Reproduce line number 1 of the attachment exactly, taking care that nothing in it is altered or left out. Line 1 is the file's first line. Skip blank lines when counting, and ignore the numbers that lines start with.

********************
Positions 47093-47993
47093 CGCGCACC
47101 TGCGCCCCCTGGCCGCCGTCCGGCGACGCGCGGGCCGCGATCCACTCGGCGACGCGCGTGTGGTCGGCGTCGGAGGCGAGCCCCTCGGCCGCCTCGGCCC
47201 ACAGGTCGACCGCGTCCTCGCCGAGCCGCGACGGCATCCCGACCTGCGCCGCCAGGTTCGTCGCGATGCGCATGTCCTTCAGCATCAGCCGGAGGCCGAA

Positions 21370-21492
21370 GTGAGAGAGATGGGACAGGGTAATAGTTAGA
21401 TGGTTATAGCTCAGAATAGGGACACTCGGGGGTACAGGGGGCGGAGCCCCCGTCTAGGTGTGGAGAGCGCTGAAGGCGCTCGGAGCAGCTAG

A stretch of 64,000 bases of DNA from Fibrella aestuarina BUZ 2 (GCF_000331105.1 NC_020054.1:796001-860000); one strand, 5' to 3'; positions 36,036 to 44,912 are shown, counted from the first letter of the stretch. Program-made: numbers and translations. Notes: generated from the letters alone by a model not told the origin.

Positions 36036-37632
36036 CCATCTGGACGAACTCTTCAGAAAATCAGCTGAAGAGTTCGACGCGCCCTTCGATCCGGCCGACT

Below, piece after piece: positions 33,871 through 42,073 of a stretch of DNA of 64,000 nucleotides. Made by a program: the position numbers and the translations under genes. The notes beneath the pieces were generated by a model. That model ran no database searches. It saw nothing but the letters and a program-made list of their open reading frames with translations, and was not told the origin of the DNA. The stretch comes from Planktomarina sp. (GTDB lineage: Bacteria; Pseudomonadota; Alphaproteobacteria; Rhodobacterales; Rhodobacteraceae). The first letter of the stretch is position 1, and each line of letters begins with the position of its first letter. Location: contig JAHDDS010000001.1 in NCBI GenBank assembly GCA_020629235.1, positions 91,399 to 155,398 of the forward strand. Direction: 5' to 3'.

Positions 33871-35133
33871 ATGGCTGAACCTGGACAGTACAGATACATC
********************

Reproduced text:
Positions 47093-47993